Here’s what we want school to do for our kids.
We want them to develop an open-minded approach to the people they meet and the places they visit. To become both curious and kind in how they interact with the world around them.
We want them to be compassionate and be able to put themselves in other peoples’ shoes. To empathise with others and be kind wherever possible…. And to learn that it is always possible.
We want them to try new things. Even if a little weird or bizarre, to just have a go, for the sake of having a go. To embrace learning, not just getting A’s on a test.
We want them to understand their own strengths and to build their confidence is a whole range of situations. To be proud of their achievements while being humble when learning new things and supporting others.
We want our kids to develop a deep and abiding appreciation for our planet and all it gives to us. To respect the environment and become advocates in their own way.
We want to teach them self-compassion. To learn to be kind to themselves when nothings going right and give themselves a break when they make mistakes.
We hope to instil in them a sense of gratitude for everything we have and to learn not to take things for granted. To be able to fully appreciate the moments we have together.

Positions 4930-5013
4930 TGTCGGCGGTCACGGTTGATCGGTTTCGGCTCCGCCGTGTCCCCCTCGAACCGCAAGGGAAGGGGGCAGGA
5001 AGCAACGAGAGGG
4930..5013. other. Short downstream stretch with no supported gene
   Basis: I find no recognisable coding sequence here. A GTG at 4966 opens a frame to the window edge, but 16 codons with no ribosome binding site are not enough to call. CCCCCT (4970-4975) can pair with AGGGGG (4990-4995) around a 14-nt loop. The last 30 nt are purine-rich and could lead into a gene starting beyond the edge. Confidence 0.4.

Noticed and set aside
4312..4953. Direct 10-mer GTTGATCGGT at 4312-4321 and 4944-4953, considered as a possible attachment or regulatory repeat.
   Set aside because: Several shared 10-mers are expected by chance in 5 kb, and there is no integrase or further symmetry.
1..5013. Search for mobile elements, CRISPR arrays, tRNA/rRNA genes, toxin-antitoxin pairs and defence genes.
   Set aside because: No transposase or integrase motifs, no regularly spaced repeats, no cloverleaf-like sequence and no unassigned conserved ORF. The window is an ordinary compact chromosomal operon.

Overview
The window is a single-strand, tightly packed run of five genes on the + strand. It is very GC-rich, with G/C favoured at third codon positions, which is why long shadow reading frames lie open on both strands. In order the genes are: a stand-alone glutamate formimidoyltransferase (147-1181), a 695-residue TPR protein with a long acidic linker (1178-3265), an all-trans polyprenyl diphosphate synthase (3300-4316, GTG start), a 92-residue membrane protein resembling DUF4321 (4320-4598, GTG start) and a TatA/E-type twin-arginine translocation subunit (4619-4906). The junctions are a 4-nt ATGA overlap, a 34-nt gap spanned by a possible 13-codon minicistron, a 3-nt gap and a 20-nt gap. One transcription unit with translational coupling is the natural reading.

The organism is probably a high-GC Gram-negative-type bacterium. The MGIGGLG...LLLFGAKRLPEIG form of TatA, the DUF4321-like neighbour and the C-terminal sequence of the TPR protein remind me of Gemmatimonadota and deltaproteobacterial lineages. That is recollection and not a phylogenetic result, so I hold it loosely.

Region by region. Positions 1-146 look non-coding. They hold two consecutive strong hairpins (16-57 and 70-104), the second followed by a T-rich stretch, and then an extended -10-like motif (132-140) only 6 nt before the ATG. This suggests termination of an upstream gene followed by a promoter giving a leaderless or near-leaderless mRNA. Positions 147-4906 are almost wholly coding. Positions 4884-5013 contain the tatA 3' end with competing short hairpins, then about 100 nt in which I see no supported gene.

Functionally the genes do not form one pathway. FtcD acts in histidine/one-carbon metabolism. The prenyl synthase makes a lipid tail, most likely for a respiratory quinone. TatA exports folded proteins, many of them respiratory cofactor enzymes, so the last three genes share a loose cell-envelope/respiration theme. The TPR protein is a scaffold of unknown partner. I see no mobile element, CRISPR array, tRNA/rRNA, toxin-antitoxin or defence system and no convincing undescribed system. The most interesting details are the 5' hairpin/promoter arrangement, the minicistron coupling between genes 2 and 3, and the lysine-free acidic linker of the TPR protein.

We want them to be able to manage difficult social situations and navigate big feelings like anger and sadness. Not to hide from them, but to accept them and make good choices despite them.
Most of all, we want them to become more curious, open minded and to find their own love of learning.
How it’s done in Denmark.
In Denmark, children don’t begin learning to read until the age of 7, yet they have some of the best educational outcomes around the world. Why? With an extra three years of play, these kids have learned to socialise well, to regulate their emotions more effectively and have become curious and ready to learn.
Talking to other travelling families, the one common concern is schooling our kids. I recently spoke to a Mum with a 4-year-old. They were given a full program they needed to follow that was taking around three hours a day and were told he should be reading and writing before he started school. No wonder us parents are stressed. I am not buying into it.
So, what is school really for? Well, our time schooling will be about building good little human beings. Kids that can function confidently with an open mind, a resourceful nature and a whole lot of resilience.
Schooling kids while travelling isn’t easy. There are good days, and there are some absolute shockers too. We have a long road ahead, both literally and figuratively speaking but it feels better now we know what we’re aiming for.
While travelling together, we hope to give our children schooling that will help them become good little human beings in years to come.